Queen & Country: Operation Red Panda

Queen & Country: Operation Red Panda

I’ve missed Tara Chace. Now I’m trying to catch up with her, but it’s like meeting an old friend who’s been away longer than I’ve realized, and an awful lot has happened to her in the meantime.

When last I saw her, at the end of 2005’s Operation: Saddlebags, she had failed her first mission as Minder One and was crying, alone, in the shower, with a bottle of whiskey. Since then, there have been two novels that covered life-changing events. According to other readers, this comic collection is set before and leads into the second novel, so not having read them shouldn’t be much of a handicap.

Queen & Country: Operation Red Panda opens with several wordless pages of Tara being met at the airport by her boss. I didn’t connect with the events, because I’d forgotten too much since last time I’d seen the series, so I put this book aside and reread the previous, which gave me much better emotional context for the story to come.

Chris Samnee’s art is impressive. Seeing his crowded airport, the fatherly air of Tara’s boss, her turned-away face, I feel the silence, the resignation, the solitude even in the midst of others. Later on, his ability to craft mature, nuanced faces is a major strength in supporting the dialogue-driven scenes (or interactions based around not saying things). His use of shadow to indicate the planes of the face is masterful.

Queen & Country: Operation Red Panda

Tara’s being debriefed after something that happened in Saudi Arabia (the substance of the first novel, I assume). Her unfriendly interregator sees her as a cliché, as shown by his introduction to her, offering whiskey and cigarettes. She’s self-medicating to reduce nightmares, which doesn’t help.

This is perhaps the most unglamorous spy story out there. Tara is often alone, and when she’s not, she’s surrounded by a bureaucracy of fat old men. She’s got terrible habits, and they’re not cool or sexy, they’re vomit-inducing. No one’s truly concerned with her well-being; they pay attention to her health only in the sense of whether she’s ready for work. Due to how events have shaped her, she’s no longer interested in her old source of self-esteem, her job, and she has nothing left to replace it.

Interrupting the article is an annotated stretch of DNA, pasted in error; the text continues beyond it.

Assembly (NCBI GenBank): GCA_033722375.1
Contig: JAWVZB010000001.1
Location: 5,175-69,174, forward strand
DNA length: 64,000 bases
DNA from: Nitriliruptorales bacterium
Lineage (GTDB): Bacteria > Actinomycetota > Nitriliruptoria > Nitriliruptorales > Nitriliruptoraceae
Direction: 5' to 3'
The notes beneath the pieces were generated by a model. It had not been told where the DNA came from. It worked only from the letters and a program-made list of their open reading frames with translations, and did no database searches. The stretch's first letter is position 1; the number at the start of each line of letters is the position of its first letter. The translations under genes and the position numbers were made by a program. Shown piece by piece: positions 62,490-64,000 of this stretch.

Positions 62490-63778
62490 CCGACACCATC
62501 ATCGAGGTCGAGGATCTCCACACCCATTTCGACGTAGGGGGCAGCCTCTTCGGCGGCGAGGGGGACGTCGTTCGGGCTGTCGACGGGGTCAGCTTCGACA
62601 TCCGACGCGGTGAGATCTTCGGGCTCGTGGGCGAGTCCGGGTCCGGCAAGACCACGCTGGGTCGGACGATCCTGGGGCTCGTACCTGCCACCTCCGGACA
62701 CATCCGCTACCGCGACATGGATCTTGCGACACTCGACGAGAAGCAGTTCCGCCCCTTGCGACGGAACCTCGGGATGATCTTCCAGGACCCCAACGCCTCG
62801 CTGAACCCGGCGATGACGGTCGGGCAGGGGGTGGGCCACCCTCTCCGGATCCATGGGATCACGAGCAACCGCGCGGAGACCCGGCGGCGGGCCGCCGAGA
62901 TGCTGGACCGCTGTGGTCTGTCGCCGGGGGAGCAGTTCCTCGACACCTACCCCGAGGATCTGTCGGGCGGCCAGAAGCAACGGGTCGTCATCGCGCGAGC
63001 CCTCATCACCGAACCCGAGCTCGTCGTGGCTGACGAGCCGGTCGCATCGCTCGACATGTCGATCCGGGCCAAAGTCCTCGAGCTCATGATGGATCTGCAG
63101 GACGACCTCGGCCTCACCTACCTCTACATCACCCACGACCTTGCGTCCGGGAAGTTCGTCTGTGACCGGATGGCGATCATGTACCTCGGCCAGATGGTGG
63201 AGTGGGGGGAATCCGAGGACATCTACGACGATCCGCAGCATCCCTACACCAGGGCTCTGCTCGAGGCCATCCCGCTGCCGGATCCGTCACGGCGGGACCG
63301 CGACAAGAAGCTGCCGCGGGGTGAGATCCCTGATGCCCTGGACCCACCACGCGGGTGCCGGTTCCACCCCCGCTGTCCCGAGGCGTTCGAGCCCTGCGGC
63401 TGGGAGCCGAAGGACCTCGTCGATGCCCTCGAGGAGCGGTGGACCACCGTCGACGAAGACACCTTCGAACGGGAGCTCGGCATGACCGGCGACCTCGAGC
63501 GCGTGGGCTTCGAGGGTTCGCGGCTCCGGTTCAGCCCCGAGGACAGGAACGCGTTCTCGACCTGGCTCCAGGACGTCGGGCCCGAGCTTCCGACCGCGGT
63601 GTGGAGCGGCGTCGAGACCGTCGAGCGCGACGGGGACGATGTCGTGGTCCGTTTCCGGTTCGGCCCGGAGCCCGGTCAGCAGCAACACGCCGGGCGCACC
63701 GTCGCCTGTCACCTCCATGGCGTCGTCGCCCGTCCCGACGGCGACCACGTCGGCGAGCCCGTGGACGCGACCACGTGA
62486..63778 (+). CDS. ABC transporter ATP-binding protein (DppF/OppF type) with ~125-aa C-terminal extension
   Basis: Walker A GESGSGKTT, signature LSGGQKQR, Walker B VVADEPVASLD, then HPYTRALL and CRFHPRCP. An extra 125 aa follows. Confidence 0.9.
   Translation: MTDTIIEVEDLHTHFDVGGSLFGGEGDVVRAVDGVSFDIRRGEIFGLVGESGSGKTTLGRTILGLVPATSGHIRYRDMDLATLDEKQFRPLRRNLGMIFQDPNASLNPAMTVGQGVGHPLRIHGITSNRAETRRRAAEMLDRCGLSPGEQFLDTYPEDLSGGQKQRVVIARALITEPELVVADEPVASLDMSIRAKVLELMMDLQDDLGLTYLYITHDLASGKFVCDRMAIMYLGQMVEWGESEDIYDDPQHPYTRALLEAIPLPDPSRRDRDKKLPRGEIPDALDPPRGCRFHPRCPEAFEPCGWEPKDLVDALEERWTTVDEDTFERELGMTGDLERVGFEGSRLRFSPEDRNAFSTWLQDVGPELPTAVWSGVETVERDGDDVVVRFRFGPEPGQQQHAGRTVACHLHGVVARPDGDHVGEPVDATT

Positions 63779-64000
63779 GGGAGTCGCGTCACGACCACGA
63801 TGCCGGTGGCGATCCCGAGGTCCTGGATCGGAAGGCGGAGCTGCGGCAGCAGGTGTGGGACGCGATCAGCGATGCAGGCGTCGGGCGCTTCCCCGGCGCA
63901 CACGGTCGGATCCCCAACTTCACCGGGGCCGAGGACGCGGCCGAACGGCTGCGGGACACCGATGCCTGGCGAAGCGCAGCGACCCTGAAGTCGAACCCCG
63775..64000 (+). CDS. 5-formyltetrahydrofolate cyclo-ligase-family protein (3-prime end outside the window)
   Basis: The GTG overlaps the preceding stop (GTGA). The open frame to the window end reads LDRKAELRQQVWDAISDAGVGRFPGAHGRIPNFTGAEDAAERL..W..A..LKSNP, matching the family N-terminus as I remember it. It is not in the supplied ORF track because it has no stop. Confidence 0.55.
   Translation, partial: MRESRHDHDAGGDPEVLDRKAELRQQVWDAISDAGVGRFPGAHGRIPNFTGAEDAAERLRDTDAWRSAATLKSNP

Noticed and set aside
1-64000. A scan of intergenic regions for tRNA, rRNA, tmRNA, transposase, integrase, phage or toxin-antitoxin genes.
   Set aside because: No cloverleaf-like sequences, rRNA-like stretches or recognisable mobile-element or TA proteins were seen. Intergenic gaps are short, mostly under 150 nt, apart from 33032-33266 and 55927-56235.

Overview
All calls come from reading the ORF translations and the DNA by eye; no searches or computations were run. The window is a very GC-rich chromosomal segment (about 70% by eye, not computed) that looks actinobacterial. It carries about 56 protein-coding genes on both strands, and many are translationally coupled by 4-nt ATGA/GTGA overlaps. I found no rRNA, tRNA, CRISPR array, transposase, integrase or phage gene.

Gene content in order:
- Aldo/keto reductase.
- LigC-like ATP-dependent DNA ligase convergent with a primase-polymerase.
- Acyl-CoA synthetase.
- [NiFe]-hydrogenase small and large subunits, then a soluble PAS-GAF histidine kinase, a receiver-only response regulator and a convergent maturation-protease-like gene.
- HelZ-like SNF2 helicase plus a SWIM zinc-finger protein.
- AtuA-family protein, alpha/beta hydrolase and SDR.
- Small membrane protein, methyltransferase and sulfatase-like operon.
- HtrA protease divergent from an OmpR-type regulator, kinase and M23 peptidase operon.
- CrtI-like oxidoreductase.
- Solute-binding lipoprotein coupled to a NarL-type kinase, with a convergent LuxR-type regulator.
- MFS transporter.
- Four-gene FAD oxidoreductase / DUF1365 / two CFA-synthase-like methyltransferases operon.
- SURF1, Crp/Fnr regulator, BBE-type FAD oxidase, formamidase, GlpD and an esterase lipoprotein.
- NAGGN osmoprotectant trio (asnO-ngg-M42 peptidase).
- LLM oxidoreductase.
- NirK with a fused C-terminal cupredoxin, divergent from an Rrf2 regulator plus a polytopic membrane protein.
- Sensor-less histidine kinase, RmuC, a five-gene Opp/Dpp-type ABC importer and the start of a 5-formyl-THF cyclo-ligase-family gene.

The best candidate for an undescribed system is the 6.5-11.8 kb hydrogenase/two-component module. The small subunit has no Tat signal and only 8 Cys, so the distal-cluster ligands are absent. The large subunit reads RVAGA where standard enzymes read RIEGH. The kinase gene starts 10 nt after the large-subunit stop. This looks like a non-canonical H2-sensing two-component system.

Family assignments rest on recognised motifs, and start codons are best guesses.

Part of the scheming going on at higher levels involves avoiding having to use someone called Andrew Fincher, a character I didn’t recall and isn’t otherwise explained, not even in the short profiles that open the book. I’d love to have known what was so objectionable about him.

As editor James Lucas Jones alludes in his introduction, this is the last volume of the series for a while. Writer Greg Rucka had been doing a lot more work for superhero publisher DC Comics recently, although his exclusive contract with them recently ended, and while he intends to tell further Q&C stories, you never know what the future will bring.

As a series conclusion, even for now, I think the previous book Saddlebags works better. It’s a down note, but that’s in keeping with the gritty tone of the series. Red Panda feels inconclusive, as though it only exists because it was needed to connect up the books and comics, and without knowing the novels, the ending is less rewarding than I had hoped it would be.

Chris Samnee has also illustrated Capote in Kansas. (A complimentary copy for this review was provided by the publisher.)

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